Huckleberry Finn Rhetorical Analysis

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In the short passage from the Adventures of Huckleberry Finn (1884), Mark Twain --originally Samuel Clemens-- argues that a pubescent child will always have innocence within him no matter what his seemingly evil actions and intentions may indicate. Twain supports his argument by using pathos to illustrate Huck reminiscing the memories of being called “honey” and being comforted by Jim through petting; this elicits emotions of repentant for Huck’s difficult situation. Twain refers to Huck’s remembrances in order to show how guilty he feels for even considering betraying Jim to Miss Watson. Twain writes this to an audience of a similar age group as Huck to show how easy it is to be “washed clean of sin” simply by letting our culpability slide, …show more content…

This idea is displayed through the indirect characterization of Mrs. Phelps; she is portrayed as greedy since she will not “give up [Jim]” unless the reward is given to her husband first. Twain contrasts distinct characters such as Jim’s cordial personality with Pap and Phelps selfishness in order to teach a lesson of the selfless individuals being rewarded; in this case, since Jim has no evil, he is set free. Twain makes this implication to slave owners to show that slavery is immoral and will not benefit the owners besides accomplishing menial tasks that they are not willing to perform …show more content…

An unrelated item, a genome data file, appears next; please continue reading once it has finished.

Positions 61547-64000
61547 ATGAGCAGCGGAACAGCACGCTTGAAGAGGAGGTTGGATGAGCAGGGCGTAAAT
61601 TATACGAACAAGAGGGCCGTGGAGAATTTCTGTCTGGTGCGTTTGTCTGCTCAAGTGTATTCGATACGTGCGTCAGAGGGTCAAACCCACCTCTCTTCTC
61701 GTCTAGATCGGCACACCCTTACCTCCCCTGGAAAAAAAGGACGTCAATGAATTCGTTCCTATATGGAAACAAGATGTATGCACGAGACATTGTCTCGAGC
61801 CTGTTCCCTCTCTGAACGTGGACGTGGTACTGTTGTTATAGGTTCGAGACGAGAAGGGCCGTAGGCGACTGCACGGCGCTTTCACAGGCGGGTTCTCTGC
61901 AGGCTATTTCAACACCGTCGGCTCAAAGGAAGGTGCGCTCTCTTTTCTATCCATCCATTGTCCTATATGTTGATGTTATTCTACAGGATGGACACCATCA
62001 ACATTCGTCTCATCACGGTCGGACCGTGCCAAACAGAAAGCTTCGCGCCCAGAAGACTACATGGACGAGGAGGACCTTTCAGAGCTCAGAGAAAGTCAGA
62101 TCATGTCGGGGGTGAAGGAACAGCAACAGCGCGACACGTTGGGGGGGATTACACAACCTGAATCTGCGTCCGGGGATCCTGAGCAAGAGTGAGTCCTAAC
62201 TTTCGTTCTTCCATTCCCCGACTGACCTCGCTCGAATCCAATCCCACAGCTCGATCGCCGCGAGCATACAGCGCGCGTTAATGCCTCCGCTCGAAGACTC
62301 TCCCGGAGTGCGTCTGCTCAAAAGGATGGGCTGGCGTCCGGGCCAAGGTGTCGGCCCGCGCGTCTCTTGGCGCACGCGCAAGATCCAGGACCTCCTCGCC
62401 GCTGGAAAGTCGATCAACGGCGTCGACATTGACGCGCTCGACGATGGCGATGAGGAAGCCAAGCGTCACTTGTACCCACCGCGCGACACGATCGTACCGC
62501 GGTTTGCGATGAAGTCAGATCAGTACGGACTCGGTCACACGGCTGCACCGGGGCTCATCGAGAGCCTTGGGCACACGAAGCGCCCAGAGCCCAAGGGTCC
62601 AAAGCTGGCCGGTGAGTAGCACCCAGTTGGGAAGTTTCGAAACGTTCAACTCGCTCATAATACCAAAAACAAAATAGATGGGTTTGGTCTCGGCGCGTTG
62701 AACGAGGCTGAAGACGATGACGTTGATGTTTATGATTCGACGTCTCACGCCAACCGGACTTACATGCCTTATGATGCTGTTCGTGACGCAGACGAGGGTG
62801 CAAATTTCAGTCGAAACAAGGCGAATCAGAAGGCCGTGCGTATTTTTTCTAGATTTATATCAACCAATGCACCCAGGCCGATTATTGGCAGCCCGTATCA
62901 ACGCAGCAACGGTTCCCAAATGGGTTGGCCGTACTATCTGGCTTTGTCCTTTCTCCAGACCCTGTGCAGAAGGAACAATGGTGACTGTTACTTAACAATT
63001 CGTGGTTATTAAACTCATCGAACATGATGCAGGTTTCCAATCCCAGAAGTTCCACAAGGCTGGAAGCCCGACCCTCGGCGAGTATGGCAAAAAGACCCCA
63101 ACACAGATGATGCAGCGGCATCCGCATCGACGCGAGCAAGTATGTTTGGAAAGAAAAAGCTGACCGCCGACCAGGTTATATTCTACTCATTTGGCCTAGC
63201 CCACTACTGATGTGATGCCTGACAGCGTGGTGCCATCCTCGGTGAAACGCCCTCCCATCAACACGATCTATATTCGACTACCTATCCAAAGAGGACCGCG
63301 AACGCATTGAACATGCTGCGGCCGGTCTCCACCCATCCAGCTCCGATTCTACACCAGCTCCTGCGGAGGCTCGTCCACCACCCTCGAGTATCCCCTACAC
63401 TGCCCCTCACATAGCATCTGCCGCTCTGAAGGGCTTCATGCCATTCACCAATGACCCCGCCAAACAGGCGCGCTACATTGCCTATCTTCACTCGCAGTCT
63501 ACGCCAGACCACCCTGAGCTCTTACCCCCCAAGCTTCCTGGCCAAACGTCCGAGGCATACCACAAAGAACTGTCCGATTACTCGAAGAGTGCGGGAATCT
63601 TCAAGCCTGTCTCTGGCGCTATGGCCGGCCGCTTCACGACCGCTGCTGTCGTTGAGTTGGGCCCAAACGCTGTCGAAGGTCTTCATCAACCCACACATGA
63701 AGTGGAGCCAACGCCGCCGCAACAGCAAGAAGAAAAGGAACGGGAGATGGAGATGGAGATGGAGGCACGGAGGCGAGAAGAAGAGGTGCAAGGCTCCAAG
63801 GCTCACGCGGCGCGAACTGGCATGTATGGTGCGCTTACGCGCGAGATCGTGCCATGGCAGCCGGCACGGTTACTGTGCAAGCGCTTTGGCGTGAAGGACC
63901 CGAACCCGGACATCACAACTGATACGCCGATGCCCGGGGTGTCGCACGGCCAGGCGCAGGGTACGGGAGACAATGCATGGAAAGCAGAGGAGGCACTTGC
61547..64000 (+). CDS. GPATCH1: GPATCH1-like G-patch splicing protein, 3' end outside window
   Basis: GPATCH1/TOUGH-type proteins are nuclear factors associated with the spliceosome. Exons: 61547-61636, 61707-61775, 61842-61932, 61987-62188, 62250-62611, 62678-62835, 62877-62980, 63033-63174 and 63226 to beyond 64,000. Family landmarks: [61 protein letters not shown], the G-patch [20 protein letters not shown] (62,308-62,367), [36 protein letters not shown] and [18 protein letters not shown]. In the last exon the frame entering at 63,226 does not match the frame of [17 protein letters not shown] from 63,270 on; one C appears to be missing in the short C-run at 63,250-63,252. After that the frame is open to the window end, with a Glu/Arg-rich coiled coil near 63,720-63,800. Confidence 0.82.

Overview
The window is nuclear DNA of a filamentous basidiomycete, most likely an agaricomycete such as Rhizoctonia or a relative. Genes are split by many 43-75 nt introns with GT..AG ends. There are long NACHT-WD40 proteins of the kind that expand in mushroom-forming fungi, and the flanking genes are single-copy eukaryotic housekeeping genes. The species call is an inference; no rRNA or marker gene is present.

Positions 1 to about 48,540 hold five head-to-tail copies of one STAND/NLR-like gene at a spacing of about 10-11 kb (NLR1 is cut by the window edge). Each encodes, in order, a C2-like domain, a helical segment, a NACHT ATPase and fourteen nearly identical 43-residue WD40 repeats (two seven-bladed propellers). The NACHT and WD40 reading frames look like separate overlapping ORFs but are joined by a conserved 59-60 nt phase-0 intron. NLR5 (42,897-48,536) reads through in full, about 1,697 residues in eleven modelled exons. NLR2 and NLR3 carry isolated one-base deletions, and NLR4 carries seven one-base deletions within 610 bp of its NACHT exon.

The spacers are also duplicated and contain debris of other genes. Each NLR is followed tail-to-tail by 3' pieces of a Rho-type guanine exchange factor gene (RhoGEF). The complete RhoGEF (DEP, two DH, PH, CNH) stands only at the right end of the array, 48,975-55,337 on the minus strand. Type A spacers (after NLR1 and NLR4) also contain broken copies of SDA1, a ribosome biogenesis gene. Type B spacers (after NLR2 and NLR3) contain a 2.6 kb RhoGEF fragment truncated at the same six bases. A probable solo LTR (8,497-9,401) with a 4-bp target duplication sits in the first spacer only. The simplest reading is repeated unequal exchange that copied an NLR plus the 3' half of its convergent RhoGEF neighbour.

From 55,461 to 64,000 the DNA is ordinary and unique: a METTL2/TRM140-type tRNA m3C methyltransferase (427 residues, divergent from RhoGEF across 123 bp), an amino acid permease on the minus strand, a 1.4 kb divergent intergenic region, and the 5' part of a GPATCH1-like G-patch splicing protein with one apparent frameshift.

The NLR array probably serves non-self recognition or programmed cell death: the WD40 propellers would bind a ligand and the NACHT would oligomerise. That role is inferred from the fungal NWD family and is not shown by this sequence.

This is evident in the way that he portrays Jim --who is a good man-- a slave, who would “call [Huck], so [he] could go on sleeping;” although the citizens believe they are following the traditional protocol of capturing slaves, this is not considered humane to use other lives to support their own. Twain makes the society appear as a hypocrite in order to undermine slavery and expose their flaws demonstrating that a society that makes up civilization does not always depict civilized decorum. He directs the piece to the Confederates because the piece is written about racial problems even after the Civil War: he calls out for abolition when even Huck decided to “go to hell” to save his dear

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